For the last two decades, the legacy media has been feeling their weakness.  No longer able to drive a narrative, they now are desperately seeking to regain the status of objective without any real pretense to objectivity.

Now that Republicans are building parallel institutions, it should shock no one that Republican candidates such as Yesli Vega in Virginia’s 7th District are seeking either friendlier venues or neutral ones.

The editorial staff at the Fredericksburg Free Lance-Star bemoans this fact without really driving at the core of the problem:

Debate negotiations are difficult because both parties want every advantage when the lights go on. That’s understandable. Spanberger is naturally careful about debating at an event when right-leaning media control the delivery—conservative Sinclair Media-owned ABC7 looks to be the broadcaster for the PWC100 debate. Similarly, Vega is naturally concerned about debating in environments where moderate and more-progressive organizations are involved.

Sponsors for the UMW debate, according to UMW Professor Stephen Farnsworth, would have been UMW Student Government, the area Chamber of Commerce, The Free Lance–Star, the area League of Women Voters, and Virginia Public Media. Some of these may be less conservative than Vega would like, but none could be branded as blatantly anti-Republican.

One truly hates to point out the obvious, but all of them are blatantly anti-Republican.  More to the point, they are at the very least hostile to conservatives and have been for decades or more.

Obviously, exceptions can only exist in the presence of a rule.

Dr. Farnsworth, though left-leaning, is a fair man.  Marty Ryall with the Free Lance-Star is indeed a fair and open-minded soul whose commitment to restoring the glory days of the opinion pages is more than just notable — it might even be termed heroic.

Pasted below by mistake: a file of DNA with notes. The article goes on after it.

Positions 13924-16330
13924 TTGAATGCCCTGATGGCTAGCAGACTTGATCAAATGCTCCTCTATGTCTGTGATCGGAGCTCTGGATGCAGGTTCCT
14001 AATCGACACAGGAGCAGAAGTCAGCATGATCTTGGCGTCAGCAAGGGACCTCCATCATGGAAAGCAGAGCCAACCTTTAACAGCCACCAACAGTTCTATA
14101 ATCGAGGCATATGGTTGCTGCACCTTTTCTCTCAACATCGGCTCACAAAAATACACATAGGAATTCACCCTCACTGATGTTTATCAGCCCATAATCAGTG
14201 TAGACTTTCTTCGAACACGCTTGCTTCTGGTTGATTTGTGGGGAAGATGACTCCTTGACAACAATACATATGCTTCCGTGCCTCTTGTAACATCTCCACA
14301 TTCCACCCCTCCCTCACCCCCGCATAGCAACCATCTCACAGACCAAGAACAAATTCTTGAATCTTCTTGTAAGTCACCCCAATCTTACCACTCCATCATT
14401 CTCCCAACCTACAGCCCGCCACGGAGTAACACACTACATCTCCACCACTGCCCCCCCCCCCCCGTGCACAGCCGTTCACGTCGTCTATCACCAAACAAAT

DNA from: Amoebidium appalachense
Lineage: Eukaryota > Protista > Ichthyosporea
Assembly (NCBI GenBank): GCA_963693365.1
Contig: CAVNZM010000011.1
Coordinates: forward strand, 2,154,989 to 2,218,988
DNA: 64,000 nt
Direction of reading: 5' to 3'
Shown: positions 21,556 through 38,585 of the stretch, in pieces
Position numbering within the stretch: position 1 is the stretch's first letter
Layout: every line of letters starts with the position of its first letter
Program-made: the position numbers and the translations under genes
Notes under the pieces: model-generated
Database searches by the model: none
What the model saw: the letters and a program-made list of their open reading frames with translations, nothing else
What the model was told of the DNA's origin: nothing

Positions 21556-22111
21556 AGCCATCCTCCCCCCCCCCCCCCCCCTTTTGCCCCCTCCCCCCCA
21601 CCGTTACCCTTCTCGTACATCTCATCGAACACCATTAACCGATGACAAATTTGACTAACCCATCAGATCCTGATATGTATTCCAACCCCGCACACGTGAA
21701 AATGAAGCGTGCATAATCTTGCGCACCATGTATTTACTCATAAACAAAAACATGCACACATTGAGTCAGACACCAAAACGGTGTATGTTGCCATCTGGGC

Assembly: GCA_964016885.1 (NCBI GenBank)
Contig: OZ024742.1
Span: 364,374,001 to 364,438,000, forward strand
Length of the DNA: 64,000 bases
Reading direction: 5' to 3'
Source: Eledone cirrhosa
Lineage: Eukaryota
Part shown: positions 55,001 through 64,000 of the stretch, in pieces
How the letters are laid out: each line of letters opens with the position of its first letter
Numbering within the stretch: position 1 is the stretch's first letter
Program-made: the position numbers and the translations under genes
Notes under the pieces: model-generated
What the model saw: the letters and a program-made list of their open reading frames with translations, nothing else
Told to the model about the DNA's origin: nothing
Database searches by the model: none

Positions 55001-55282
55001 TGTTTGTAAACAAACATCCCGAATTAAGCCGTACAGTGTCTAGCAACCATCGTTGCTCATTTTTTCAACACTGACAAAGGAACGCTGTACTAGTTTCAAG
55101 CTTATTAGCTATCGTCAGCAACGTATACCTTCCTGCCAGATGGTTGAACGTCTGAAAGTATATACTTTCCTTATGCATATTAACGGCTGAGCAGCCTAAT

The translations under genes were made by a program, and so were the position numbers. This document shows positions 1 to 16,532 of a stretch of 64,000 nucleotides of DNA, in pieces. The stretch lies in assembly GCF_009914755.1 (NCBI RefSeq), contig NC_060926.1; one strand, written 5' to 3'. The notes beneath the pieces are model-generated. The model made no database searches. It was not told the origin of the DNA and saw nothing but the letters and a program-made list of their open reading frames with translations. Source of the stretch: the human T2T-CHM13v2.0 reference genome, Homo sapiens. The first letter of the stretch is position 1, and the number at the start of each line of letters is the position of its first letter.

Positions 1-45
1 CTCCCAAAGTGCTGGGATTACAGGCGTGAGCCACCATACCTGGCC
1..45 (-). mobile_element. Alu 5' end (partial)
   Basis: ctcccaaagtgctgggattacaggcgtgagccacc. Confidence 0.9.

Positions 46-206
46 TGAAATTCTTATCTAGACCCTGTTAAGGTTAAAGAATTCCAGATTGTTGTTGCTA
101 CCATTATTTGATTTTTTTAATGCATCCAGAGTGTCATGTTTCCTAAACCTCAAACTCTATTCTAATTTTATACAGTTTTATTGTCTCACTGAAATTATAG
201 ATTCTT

Yet the colloquial terms for the rest — Chambercrats, the League of Women Vipers, the student body of any college campus, National Public Radio? — are emblematic not of conservative attempts to steer clear, but of liberal efforts ensuring conservatives may by all means use and attend these platforms, yet under no conditions may they ever dare be actually represented by these platforms.

Few readers of TRS need these reminders.  Few readers of other conservative-leaning outlets require these reminders, precisely because we are instructed in these lessons daily.  Few liberals seem to get the point, even when their own progressive base mentions the very same problem from the left.

Of course, this does not confer the liberal the position of moderate simply because they find themselves in the middle of a self-created pincer.  Rather it should confer their position another title: wrong.

That conservatives no longer trust them to offer them a fair hearing may come as a shock and surprise to liberal-controlled institutions from education to media to academia.  Yet one might encourage them to look around and ask where the intellectual diversity and tolerance for opinion exists within their own institutions.

Until then, Republican campaigns are going to continue steer their candidates away from what they rightly perceive is an ambush.

While institutions deserve their place in the sun, it is perhaps high time that they realize that half of their public — and certainly more so in the Fredericksburg region where conservatives and Republicans predominate the suburban landscape — simply doesn’t trust them to be honest or effective arbiters of what “is” in the world (heavy emphasis on “is”).

After all, why would they given the last two decades?  More to the point, even if there are liberals of good will, there is the small matter of putting back the public trust that has been stripped away by their predecessors in pursuit of a monoculture.

In the meantime, this should be the meta question at stake:

Again, Jennings: “I’m a Republican communications guy and engage with the traditional media. … We have to have a trusted press. … It’s necessary to democracy.”

Democracy is a funny thing, because for it to work it really does requre the entire demos to touch the wheel, not just the politically popular half and certainly not the fraction popular with bureaucrats.

That one half of the people are effectively not trusted by the institutions means that democracy is being failed, not by those who are being excluded, but by those who are defining the terms.  Progressives and conservatives share the same complaint after all, and that — perhaps more than anything — should bother self-declared liberal defenders of the so-called demoskratia.